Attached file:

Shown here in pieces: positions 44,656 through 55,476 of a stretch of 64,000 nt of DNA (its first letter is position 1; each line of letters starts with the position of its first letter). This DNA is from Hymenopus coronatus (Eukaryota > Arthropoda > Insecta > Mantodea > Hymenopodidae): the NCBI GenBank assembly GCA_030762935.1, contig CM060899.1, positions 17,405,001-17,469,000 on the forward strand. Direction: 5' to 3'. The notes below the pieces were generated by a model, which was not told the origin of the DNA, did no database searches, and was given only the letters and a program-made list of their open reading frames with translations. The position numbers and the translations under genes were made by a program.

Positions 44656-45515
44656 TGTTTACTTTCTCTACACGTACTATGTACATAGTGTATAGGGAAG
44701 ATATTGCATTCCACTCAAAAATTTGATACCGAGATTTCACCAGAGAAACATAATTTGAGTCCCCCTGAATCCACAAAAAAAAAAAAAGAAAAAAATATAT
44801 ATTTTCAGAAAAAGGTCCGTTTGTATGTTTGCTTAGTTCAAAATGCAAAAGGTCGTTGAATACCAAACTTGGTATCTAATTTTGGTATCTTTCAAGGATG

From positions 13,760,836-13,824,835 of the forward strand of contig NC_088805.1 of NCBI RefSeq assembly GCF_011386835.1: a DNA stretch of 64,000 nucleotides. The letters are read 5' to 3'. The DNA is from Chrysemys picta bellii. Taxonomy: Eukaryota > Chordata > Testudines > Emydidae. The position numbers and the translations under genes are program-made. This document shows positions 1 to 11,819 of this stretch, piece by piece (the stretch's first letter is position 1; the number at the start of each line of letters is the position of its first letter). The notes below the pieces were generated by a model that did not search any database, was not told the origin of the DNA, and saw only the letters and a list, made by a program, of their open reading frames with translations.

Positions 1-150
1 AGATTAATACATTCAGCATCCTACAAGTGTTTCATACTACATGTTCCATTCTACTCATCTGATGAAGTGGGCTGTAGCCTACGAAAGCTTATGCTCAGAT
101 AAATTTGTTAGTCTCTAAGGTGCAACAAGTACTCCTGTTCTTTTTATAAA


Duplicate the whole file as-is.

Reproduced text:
Shown here in pieces: positions 44,656 through 55,476 of a stretch of 64,000 nt of DNA (its first letter is position 1; each line of letters starts with the position of its first letter). This DNA is from Hymenopus coronatus (Eukaryota > Arthropoda > Insecta > Mantodea > Hymenopodidae): the NCBI GenBank assembly GCA_030762935.1, contig CM060899.1, positions 17,405,001-17,469,000 on the forward strand. Direction: 5' to 3'. The notes below the pieces were generated by a model, which was not told the origin of the DNA, did no database searches, and was given only the letters and a program-made list of their open reading frames with translations. The position numbers and the translations under genes were made by a program.

Positions 44656-45515
44656 TGTTTACTTTCTCTACACGTACTATGTACATAGTGTATAGGGAAG
44701 ATATTGCATTCCACTCAAAAATTTGATACCGAGATTTCACCAGAGAAACATAATTTGAGTCCCCCTGAATCCACAAAAAAAAAAAAAGAAAAAAATATAT
44801 ATTTTCAGAAAAAGGTCCGTTTGTATGTTTGCTTAGTTCAAAATGCAAAAGGTCGTTGAATACCAAACTTGGTATCTAATTTTGGTATCTTTCAAGGATG

From positions 13,760,836-13,824,835 of the forward strand of contig NC_088805.1 of NCBI RefSeq assembly GCF_011386835.1: a DNA stretch of 64,000 nucleotides. The letters are read 5' to 3'. The DNA is from Chrysemys picta bellii. Taxonomy: Eukaryota > Chordata > Testudines > Emydidae. The position numbers and the translations under genes are program-made. This document shows positions 1 to 11,819 of this stretch, piece by piece (the stretch's first letter is position 1; the number at the start of each line of letters is the position of its first letter). The notes below the pieces were generated by a model that did not search any database, was not told the origin of the DNA, and saw only the letters and a list, made by a program, of their open reading frames with translations.

Positions 1-150
1 AGATTAATACATTCAGCATCCTACAAGTGTTTCATACTACATGTTCCATTCTACTCATCTGATGAAGTGGGCTGTAGCCTACGAAAGCTTATGCTCAGAT
101 AAATTTGTTAGTCTCTAAGGTGCAACAAGTACTCCTGTTCTTTTTATAAA